Press enter to see results or esc to cancel.

Wow! Presentable Pinot Noir at £7 – Yes £7.

With many wines, the hierarchy is clear.

We usually know which parts of the world provide the superstars and, alternatively, where great value versions can normally be found.

Being realistic, though, we also accept that those affordably priced versions seldom match the complexity, balance and longevity of iconic versions.

That is why they are star dust.

However, those “good value” choices do often provide broad hints why the variety is prized, but offer them at something closer to everyday prices.

Nothing revolutionary about that simplistic, broad brush analysis – but then there is pinot noir!

Obviously Burgundy and Central Otago provide top of the range choices, but sources of everyday priced alternatives are elusive.  

Eastern Europe can sometimes provide good choices but, increasingly, Chile can also do so.

Today’s red is an example of that point, and – even better news – it is currently on offer.

By contrast, its partner white is wine with a fairly wide choice of kindly priced examples.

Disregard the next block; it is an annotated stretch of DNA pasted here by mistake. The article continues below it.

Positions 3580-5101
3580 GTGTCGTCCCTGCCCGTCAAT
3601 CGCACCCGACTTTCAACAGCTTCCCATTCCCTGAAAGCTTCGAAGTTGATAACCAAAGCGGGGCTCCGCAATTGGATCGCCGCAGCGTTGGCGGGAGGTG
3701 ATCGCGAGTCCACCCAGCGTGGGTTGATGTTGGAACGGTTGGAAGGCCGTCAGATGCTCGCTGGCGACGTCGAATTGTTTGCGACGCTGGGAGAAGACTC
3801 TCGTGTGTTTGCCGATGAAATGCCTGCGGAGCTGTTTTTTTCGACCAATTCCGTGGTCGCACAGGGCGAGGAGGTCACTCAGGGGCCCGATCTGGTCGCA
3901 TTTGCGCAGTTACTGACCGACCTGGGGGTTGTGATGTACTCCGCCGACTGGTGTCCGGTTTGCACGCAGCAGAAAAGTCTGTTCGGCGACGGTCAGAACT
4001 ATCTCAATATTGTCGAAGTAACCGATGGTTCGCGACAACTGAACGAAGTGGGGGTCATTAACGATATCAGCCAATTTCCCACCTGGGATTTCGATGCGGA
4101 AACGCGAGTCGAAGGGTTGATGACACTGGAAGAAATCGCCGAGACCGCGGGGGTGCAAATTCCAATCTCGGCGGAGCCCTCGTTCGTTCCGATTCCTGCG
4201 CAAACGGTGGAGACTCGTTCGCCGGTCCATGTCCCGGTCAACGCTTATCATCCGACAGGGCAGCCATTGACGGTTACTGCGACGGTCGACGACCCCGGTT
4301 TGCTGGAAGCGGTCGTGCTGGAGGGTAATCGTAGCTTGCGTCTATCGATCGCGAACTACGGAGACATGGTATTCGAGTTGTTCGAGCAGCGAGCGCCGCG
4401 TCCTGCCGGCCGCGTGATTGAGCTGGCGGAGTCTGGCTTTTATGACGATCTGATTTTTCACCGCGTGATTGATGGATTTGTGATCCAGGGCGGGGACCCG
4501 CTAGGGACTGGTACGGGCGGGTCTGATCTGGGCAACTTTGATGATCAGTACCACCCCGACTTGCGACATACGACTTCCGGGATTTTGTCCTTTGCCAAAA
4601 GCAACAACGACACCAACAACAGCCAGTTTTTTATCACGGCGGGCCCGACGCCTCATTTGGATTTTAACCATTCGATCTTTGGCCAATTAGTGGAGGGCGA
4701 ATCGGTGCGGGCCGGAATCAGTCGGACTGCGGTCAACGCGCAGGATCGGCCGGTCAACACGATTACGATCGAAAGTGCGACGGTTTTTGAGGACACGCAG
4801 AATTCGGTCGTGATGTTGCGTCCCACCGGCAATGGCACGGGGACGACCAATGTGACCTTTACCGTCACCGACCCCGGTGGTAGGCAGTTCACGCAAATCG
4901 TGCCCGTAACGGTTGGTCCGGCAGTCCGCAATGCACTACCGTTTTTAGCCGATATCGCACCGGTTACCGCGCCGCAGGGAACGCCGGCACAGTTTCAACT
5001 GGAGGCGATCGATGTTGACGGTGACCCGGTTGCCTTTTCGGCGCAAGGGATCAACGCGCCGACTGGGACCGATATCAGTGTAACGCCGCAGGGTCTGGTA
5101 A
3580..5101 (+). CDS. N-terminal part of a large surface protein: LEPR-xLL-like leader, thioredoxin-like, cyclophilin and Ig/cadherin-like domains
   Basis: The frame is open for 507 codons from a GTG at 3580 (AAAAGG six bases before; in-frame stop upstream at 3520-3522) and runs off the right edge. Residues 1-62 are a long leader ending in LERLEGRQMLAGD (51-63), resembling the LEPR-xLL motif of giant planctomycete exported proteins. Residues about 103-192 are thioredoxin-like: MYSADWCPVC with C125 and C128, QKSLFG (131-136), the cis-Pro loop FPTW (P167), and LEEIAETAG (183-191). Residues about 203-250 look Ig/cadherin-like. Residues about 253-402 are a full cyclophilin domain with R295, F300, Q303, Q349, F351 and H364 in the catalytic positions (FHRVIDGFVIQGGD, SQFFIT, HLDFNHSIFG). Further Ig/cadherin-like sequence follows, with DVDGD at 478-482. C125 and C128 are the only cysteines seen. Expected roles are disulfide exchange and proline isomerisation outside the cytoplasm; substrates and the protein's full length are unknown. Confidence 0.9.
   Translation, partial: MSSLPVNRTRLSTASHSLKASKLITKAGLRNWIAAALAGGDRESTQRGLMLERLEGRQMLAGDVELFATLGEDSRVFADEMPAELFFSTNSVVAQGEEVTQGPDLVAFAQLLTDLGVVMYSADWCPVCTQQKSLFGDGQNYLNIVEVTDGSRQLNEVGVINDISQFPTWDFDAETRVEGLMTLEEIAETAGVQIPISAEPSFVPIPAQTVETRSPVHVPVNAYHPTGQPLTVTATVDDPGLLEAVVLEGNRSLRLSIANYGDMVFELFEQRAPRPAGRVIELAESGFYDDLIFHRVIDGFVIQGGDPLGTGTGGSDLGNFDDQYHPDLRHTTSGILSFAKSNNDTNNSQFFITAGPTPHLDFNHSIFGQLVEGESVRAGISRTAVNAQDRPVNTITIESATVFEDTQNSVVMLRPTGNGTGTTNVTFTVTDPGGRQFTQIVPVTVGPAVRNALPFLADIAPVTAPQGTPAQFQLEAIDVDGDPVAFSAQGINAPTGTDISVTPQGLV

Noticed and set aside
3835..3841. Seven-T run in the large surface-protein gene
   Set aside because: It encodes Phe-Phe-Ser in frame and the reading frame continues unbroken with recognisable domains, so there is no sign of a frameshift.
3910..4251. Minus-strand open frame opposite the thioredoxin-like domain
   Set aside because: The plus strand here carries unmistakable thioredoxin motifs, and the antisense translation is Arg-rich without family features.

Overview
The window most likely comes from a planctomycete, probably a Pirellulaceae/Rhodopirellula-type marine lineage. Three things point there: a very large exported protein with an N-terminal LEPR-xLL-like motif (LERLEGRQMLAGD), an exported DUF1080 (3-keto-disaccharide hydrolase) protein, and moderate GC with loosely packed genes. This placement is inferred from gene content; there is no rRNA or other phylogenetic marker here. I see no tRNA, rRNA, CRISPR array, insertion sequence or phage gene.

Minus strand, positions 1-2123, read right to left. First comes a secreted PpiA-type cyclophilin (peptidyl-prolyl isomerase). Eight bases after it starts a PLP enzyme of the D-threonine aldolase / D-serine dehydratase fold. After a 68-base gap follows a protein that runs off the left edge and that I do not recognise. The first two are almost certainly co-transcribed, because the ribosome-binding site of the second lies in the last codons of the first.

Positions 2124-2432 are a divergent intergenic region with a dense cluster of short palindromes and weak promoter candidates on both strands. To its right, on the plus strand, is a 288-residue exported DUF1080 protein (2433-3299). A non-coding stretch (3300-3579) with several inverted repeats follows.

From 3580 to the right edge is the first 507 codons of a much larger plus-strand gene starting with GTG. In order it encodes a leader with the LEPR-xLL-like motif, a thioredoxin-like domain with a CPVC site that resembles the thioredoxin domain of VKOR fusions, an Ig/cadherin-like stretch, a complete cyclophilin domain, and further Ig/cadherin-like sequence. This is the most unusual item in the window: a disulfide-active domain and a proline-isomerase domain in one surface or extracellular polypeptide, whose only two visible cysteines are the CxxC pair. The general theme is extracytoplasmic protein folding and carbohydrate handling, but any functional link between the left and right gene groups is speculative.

However, this is a version I particularly enjoy because it demonstrates the variety’s  typical (and impressive) characteristic so well.  

Adopting my traditional format, images and (where possible and helpful) hyperlinks accompany the assessments of the wines.

Reduced price pinot noir

2021 Irresistible Casablanca Valley Pinot Noir (£7 – instead of £8 until 21 February – at the Co-op):

Water shortages may be driving Casablanca winemakers towards other parts of Chile, but the region still produces excellent wines like this.

Those producers work so well with cool climate varieties – but do remember that the current offer expires tomorrow.

Until then, enjoy its floral and slightly smoky raspberry, cranberry and plum flavours at a great price.

Those components are skilfully coupled here with good acidity, modest tannin and hints of allspice, slate and cocoa.

Dependable Italian White

2021 Taste the Difference Verdicchio Classico (£6 – down from £7 until 28 February – at Sainsbury’s):

This reliable Italian white is perfect for anyone seeking a “safe option” in a supermarket or restaurant.

Versions from Central Italy like this certainly bring out the best in the variety, especially when yields are controlled.

The result here is a well-priced, entry point version centred on brightness and freshness with traces of minerality too.

It is also full of citrus fruits (lemon, lime and grapefruit) but, in addition, encompasses crisp green apple components and suggestions of pear and of dried herbs.

The next post (on Thursday) reveals my suggestions for a Friday Night treat to ease you into the weekend along with the latest Sunday Best choice.